Tag Archive for Music Department

Alvin Lucier’s Career Celebrated through Installation, Performance

For 40 years, Alvin Lucier, the John Spencer Camp Professor of Music, emeritus, has pioneered music composition and performance, including the notation of performers’ physical gestures, the use of brain waves in live performance, the generation of visual imagery by sound in vibrating media, and the evocation of room acoustics for musical purposes.

On Nov. 4-6, the Music Department and Center for the Arts celebrated Lucier’s remarkable musical career and contributions. Lucier retired in June 2010. Photos of the event are below. (Information provided by Andy Chatfield, press and marketing manager for the CFA)

Patrons explore the exhibit "Alvin Lucier (and His Artist Friends)" during the opening reception in the Ezra and Cecile Zilkha Gallery on Nov. 5. The exhibit, curated by Andrea Miller-Keller, includes audio recordings, video, scores and album/CD artwork of musical compositions; selected works by other artists that have inspired or been inspired by Lucier's work, or exchanged ideas with the composer in meaningful ways; and memorabilia and ephemera of historical interest in the life and career of Alvin Lucier, the John Spencer Camp Professor of Music, emeritus. The exhibit is on display through Dec. 11.

5 Questions With . . . Eric Charry on Ethnomusicology, Culture

Eric Charry, associate professor of music, is the project director of the Ethnomusicology and Global Culture Summer Institute. (Photo by Bill Tyner '13)

This issue we ask “5 Questions” of Eric Charry, associate professor of music. Charry, an expert on African music, is currently directing the Ethnomusicology and Global Culture Summer Institute at Wesleyan.

Q: Professor Charry, as an associate professor of music, what are your areas of musical expertise and what classes do you teach at Wesleyan?

A: Most of my research and writing until recently has been in the area of African music, specifically, the West African region where Senegal, The Gambia, Guinea and Mali meet. I spent two years in the region learning to play the kora (harp), balafon (xylophone), and jembe (drum). My office is filled with these instruments and I occasionally use them for an ensemble course (Mande Music Ensemble). More recently I have picked up on earlier musical interests and am working an a book on the emergence of an avant garde in jazz in the 1950s and 60s as well as a related book on music in downtown New York during these two decades. I teach an FYI on the latter topic and our field trip walking around New York is always a highlight for everyone. I see a lot of Wesleyan students passing through my large History of Rock and R&B course, and I’m working on a text that I can use in the class, something like a concise history, that will address my needs, without the gratuitous filler chatter. Many of my most interesting musical experiences have come out of hearing student projects in that class. The diversity and depth of creative work cuts across campus in really fascinating, and often hilarious (to us all) ways. The projects are open to the public. Next spring I’ll be teaching a seminar on global hip hop.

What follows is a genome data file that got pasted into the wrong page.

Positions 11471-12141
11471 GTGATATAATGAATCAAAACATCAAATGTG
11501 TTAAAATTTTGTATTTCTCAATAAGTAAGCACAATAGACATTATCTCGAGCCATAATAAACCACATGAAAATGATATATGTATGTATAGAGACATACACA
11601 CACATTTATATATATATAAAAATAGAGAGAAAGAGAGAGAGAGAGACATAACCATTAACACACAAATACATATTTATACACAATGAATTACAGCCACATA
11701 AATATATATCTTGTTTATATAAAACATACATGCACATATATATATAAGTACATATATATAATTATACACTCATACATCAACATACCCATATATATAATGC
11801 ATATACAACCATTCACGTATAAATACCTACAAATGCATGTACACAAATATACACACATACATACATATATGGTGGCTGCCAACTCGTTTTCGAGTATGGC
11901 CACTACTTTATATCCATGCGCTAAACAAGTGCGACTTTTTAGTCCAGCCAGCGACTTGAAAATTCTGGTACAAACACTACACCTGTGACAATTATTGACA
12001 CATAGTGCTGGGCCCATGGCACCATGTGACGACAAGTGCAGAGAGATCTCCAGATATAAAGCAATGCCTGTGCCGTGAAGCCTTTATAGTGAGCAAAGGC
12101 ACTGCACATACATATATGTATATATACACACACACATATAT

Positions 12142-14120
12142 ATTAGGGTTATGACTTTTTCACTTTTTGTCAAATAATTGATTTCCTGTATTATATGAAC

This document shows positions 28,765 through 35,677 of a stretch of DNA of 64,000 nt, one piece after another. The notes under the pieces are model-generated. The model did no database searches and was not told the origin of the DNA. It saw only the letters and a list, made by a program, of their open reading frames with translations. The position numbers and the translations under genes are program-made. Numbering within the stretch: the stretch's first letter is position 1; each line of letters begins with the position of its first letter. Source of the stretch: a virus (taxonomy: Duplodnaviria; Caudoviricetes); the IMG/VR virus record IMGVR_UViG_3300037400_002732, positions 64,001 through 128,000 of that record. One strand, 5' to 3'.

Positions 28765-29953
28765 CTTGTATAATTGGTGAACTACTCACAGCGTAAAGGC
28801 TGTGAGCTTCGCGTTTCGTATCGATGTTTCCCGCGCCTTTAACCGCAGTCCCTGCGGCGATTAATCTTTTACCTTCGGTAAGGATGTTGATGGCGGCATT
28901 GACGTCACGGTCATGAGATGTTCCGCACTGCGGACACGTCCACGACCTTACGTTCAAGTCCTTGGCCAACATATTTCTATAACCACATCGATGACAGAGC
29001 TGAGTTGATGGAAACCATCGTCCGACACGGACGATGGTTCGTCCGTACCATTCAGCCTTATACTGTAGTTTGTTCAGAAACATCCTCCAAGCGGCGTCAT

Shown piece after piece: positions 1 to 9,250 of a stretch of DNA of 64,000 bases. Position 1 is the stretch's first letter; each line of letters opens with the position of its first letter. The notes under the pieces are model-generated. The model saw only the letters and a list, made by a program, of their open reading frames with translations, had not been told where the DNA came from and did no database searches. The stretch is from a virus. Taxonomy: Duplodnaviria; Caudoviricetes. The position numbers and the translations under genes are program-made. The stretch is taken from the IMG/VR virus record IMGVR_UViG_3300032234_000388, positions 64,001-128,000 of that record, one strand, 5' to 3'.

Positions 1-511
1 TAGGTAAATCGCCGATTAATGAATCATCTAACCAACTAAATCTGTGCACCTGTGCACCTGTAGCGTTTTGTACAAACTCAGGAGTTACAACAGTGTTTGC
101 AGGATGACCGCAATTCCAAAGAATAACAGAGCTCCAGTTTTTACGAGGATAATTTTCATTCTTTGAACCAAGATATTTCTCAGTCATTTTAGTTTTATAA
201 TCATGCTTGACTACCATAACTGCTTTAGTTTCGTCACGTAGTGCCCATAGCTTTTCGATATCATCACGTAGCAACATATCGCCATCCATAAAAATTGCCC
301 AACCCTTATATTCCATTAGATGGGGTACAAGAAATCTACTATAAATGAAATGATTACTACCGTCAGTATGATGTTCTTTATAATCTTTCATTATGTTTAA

Q: You’re the project director of the Ethnomusicology and Global Culture Summer Institute, which is ongoing at Wesleyan through July 1. (View photos of the institute here.) Who sponsors the event, and what are some of the topics addressed throughout the two weeks?

A: Several years the Society for Ethnomusicology (SEM) wanted to make a push on several fronts to raise the profile of our field. They put out a call for proposals to host a summer institute. Several of us in the Music Department responded and they selected us, in part due to our successful hosting of the annual SEM meeting at Wesleyan in 2008 (over 1000 members attended). SEM and Wesleyan’s Music Department made a joint proposal to the National Endowment for the Humanities and we were fully funded to invite 22 college and university teachers and 3 graduate students here for two week to study recent developments in ethnomusicology with an eye toward enhancing teaching in the humanities. The participants (they’re properly called NEH Summer Scholars) receive a stipend, which is providing a small stimulus to our Main St. restaurants! They are all staying at 200 Church St., and seem to have blended in with local frat culture, although perhaps slightly tamer. The overriding theme of global culture allows us to address a broad spectrum of musics from around the world. We’re especially interested in musics that have moved in one way or another across the globe. Full details about the event, including biographies, are on our web site.